Bloating, morning sickness, breast tenderness, headaches, fatigue, cramps and a slew of other symptoms are commonly reported between now and somewhere in the beginning to mid second trimester.
Some women, like myself, also experience what I would call "symptom sensitivity" regarding things carried around their midsection. What I mean by this is that pressure around the abdomen can make the symptoms and discomfort worse. Belts, stiff-waist slacks or jeans are enough to make the nausea, cramping and discomfort that much more unbearable. If this is your case, the best result, then, is to cease from carrying anything in that location and moving instead toward comfy elastic-waist slacks.
But what does this mean for carrying a gun?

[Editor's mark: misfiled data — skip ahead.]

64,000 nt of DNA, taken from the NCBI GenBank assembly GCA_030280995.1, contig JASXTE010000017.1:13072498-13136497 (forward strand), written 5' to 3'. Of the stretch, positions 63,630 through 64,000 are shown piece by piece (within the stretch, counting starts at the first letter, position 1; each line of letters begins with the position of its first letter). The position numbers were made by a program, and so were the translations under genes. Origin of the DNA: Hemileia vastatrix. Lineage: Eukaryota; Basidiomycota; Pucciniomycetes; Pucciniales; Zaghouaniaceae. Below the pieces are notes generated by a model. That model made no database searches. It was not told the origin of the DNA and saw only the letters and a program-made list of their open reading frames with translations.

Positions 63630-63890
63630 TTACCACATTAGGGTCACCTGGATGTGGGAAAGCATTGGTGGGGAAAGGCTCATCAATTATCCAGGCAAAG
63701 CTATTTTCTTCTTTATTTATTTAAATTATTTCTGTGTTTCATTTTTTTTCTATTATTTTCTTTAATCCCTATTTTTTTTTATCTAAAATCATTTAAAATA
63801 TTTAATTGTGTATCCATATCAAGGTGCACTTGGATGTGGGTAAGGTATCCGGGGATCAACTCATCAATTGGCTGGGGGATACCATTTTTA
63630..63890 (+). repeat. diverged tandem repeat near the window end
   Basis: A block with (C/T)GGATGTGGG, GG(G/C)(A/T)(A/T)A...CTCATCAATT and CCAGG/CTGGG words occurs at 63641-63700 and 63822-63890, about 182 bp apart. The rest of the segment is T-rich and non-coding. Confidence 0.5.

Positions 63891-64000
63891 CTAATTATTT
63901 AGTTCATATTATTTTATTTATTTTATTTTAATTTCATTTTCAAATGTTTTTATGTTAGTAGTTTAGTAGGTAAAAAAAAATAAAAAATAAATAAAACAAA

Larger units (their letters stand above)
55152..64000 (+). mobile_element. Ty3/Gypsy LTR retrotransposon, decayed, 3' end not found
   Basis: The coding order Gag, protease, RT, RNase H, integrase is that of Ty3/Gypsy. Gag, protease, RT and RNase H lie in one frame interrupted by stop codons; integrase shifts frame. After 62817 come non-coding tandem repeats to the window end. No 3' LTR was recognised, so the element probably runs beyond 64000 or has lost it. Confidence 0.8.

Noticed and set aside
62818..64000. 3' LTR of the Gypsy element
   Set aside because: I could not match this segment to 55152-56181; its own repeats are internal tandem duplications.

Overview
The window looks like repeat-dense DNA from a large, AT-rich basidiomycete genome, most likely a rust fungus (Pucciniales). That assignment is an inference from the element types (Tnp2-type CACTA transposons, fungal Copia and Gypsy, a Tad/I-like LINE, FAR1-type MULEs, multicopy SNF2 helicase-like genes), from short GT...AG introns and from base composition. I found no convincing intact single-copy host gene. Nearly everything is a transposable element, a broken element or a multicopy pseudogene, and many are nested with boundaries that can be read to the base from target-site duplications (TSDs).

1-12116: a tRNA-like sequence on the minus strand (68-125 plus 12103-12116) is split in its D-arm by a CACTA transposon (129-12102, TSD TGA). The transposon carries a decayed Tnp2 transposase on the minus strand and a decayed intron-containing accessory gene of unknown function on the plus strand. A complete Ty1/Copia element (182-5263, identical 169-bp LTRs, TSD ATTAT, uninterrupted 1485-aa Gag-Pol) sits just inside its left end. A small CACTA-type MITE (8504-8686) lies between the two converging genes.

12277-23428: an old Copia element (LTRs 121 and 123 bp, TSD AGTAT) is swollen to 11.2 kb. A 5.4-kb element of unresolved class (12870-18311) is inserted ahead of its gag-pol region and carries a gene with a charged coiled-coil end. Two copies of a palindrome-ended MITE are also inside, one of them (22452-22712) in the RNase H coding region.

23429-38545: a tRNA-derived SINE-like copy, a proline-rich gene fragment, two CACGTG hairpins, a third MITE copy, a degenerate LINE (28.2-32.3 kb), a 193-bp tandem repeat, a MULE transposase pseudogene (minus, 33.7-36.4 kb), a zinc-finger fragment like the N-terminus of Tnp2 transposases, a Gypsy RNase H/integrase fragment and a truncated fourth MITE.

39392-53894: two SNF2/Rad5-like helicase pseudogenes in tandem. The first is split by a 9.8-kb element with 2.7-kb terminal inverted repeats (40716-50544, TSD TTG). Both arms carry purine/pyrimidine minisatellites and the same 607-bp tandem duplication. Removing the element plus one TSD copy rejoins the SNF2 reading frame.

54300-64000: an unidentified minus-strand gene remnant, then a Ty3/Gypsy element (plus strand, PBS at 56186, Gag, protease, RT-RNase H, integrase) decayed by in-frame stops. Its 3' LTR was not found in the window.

It means you do the best you can. If you can stick it out and are dedicated despite your misery you can certainly continue to carry around the waist, but if not, you can seriously consider a carry system that is not centered around the waist as discussed in Week 5.
Also, it may be time to consider what kind of gun you are carrying or going to carry throughout the rest of your pregnancy.
Bear with me as I go against conventional wisdom and recommendations for a few moments as I advise on armed pregnancy guns.
Picking a Gun For An Armed, Expectant Mother
In general, I recommend firearms are that are easy to handle and have a good capacity, can be surely and solidly gripped and easily operated. I generally recommend AGAINST your tiny, little, pocket guns that have low capacity and are not fun to shoot except for as extreme concealment firearms, backup guns or, as you will see, while pregnant. It has been said, and it is true, that having a small gun on your body is better than not having the larger gun you left at home because it was too uncomfortable for carry.